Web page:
Overall, our work on the program received high ratings and positive feedback from the government. In fact, the VSECK program has been used as an example to follow in various training sessions, which highlighted our reliability and trustworthiness as a contractor. Our proactive approach to problem solving and our effective communication with the government were highly praised.

Further, positive annual Contract Performance Assessment Reports (CPAR) have been given to IBVI in each of the projects we’ve completed, and these are indicated by the high ratings and positive feedback we’ve received once the programs were completed/fulfilled. That’s something we don’t take lightly, and we credit our staff and hardworking employees for their hard work and dedication to each assignment we’ve been given.

How does it feel participating with these programs and partnering with/supporting the US Army?

The work we’ve been able to accomplish is really something special, and it only adds to the strong sense of pride and deep fulfillment I get when carrying out our mission here at IBVI. Partnering with the Army and being able to contribute to their work and their mission is an added bonus that’s really humbling. Supporting the Army has become a significant part of the work we do, and it means so much to all of us.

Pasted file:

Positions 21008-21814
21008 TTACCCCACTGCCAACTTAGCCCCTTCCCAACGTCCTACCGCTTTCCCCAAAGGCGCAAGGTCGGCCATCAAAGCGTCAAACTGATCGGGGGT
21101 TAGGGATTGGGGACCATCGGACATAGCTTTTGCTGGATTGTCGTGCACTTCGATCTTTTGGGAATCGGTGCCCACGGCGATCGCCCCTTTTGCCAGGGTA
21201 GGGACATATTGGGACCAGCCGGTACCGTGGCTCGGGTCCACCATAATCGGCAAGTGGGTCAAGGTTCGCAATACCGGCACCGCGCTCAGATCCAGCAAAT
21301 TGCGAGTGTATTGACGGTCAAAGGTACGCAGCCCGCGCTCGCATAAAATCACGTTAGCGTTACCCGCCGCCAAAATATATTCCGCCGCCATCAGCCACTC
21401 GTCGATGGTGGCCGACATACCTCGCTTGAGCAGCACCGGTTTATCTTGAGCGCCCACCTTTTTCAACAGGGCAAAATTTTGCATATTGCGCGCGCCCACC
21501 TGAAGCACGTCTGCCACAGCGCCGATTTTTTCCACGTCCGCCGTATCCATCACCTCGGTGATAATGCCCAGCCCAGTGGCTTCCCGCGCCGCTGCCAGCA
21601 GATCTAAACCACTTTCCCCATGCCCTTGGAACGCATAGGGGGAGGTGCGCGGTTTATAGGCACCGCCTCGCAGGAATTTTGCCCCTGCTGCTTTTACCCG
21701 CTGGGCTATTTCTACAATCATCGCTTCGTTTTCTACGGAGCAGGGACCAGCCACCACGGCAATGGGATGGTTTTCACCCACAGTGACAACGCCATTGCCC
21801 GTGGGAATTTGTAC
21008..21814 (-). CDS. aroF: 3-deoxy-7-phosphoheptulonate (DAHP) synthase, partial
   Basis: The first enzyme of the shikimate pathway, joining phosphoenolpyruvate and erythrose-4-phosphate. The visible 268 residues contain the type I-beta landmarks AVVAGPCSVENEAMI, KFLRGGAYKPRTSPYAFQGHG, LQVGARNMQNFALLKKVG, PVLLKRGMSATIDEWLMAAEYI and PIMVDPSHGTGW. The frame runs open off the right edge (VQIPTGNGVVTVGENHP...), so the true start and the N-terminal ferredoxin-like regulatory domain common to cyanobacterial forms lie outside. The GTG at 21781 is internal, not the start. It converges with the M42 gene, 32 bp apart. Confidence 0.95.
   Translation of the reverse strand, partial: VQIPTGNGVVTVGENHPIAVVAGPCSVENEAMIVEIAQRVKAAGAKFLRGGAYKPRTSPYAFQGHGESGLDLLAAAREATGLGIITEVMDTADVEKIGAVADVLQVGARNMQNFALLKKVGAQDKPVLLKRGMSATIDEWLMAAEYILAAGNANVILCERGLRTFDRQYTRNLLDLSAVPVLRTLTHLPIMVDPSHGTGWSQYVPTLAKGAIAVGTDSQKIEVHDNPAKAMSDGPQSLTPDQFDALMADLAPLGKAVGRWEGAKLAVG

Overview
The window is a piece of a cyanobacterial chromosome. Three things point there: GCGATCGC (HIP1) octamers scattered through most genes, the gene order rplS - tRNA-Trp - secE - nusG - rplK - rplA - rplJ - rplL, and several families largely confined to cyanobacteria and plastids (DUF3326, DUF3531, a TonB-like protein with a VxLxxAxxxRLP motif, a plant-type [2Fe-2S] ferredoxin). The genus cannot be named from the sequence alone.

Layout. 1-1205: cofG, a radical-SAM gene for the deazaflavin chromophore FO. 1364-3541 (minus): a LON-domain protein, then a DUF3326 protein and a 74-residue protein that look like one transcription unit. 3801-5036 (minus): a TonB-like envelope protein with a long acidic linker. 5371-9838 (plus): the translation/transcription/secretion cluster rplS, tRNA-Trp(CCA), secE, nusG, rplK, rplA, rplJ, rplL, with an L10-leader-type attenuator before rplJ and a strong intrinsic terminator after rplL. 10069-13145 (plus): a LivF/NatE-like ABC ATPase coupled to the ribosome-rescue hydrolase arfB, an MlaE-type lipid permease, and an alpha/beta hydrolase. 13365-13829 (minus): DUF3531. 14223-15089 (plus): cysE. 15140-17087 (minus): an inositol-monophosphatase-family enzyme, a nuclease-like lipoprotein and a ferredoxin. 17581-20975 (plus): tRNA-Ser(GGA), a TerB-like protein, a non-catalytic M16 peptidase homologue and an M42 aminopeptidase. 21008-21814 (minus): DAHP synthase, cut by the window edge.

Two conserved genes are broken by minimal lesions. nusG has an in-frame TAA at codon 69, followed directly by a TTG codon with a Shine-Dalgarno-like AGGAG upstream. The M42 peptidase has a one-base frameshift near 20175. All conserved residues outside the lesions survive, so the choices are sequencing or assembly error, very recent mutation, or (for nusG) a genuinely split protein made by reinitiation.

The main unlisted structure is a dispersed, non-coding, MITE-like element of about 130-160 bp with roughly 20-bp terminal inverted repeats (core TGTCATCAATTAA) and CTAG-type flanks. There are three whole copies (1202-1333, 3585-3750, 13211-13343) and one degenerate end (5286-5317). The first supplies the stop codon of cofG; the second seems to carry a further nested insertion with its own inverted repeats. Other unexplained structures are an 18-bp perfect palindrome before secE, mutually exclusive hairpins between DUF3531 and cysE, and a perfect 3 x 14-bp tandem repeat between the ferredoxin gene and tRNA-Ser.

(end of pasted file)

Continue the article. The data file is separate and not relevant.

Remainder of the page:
One of my favorite examples of this came unexpectedly during the COVID pandemic when our kitting program/capabilities were called upon to help in building the field offices used to support the Army’s rapid response efforts. Pre-pandemic, I would’ve never guessed we would be helping in that way, or that we’d be the ones providing kits for that type of work. To say that was a heartwarming and fulfilling experience would be a great understatement. That really meant a lot to us as a team, and it brought us all closer together.

It’s a humbling realization to know you’re providing essential resources that are going to support the warfighter’s ability to perform their duties and help accomplish their mission out in the field. It really adds to our own sense of purpose in the work we do here at IBVI. And that’s not just for the Army, but for other branches of the US Military, too. Our skills and kitting capabilities have helped them receive the infrastructure needed to get their jobs done. We consider these opportunities to be a great privilege and it’s amazing to be part of that process and to play such a significant role in supporting the military.

Contact us

IBVI is a certified nonprofit organization authorized by AbilityOne, a government program that aims to support the employment of people who are blind or have significant disabilities in the United States.

With our expertise in the requirements and standards used by the Federal Government and Armed Forces, IBVI is well-equipped to deliver exceptional results for those we partner with. We can design, source, and produce fully compliant, customized products and kits that cater to our customers’ specific needs—when they need them.

For more information, don’t hesitate to reach out.